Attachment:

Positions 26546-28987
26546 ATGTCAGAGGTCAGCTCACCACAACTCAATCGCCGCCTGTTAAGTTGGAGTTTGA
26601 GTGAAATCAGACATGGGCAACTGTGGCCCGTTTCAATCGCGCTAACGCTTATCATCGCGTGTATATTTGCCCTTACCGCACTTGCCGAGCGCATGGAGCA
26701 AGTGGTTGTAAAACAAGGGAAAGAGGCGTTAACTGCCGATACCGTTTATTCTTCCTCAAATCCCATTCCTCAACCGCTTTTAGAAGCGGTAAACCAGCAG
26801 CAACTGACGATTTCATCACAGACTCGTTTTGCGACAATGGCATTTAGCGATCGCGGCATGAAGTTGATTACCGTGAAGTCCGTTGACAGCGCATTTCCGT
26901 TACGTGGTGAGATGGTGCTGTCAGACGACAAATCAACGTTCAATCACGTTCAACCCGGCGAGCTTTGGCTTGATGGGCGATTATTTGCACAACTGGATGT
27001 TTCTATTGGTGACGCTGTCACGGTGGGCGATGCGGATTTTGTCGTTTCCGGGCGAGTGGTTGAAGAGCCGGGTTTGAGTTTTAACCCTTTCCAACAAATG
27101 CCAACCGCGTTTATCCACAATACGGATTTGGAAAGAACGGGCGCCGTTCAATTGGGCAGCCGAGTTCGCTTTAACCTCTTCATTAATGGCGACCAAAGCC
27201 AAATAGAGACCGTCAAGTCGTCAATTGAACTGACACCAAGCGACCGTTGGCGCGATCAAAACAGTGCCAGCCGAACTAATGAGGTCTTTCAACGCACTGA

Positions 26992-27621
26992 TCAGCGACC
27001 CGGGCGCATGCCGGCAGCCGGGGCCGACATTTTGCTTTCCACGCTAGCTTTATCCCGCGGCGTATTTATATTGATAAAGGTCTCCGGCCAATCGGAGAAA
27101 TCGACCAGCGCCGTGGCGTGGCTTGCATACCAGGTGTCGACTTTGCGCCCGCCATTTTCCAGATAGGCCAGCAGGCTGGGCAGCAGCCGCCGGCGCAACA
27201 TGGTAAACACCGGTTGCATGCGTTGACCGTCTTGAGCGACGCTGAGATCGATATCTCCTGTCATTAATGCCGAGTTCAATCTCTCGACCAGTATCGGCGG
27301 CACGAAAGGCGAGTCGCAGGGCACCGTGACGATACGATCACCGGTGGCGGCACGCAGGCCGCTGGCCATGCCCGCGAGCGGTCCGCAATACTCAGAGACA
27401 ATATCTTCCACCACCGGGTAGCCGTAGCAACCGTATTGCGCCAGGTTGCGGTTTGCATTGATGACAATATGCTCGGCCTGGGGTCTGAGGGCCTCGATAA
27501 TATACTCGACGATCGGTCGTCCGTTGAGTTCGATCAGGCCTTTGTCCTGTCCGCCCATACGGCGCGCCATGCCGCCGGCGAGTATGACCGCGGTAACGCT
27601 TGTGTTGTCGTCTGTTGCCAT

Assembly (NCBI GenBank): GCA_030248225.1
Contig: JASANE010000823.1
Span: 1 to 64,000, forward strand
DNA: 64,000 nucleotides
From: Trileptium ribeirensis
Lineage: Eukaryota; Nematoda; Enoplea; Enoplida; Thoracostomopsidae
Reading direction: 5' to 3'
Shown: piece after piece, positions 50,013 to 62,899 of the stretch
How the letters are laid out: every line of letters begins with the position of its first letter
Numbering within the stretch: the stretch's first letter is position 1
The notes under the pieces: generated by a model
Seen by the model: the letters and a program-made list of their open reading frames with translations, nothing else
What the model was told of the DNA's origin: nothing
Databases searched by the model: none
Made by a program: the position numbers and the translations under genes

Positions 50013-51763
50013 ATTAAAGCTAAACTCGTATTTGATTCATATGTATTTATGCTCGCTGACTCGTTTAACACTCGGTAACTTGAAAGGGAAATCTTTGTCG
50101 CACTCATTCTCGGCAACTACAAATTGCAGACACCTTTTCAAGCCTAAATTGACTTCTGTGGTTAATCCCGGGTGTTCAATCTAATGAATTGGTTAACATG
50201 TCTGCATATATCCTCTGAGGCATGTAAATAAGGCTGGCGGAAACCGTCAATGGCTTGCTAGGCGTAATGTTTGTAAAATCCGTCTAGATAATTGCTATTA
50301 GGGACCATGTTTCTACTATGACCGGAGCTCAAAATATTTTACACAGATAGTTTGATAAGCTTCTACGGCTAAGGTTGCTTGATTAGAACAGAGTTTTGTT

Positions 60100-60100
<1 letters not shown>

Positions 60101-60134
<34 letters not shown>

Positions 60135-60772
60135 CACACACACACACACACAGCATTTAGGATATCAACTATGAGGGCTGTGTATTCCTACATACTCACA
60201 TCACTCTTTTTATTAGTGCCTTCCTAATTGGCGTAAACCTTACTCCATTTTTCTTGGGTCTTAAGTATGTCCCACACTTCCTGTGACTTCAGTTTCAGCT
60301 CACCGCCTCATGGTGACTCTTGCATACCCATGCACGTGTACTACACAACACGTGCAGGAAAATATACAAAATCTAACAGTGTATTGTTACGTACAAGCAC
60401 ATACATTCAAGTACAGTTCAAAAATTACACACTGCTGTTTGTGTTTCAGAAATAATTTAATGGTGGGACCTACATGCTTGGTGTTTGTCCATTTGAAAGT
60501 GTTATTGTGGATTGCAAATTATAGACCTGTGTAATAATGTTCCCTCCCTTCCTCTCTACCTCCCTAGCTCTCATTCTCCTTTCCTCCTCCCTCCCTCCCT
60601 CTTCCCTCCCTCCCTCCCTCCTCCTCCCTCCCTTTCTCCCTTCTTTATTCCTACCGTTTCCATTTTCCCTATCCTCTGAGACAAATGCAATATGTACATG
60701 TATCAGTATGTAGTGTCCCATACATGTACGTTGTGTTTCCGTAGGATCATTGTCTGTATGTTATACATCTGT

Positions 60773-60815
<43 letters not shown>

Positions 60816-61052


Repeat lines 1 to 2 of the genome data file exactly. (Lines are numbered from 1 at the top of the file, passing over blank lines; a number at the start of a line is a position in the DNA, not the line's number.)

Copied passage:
Positions 26546-28987
26546 ATGTCAGAGGTCAGCTCACCACAACTCAATCGCCGCCTGTTAAGTTGGAGTTTGA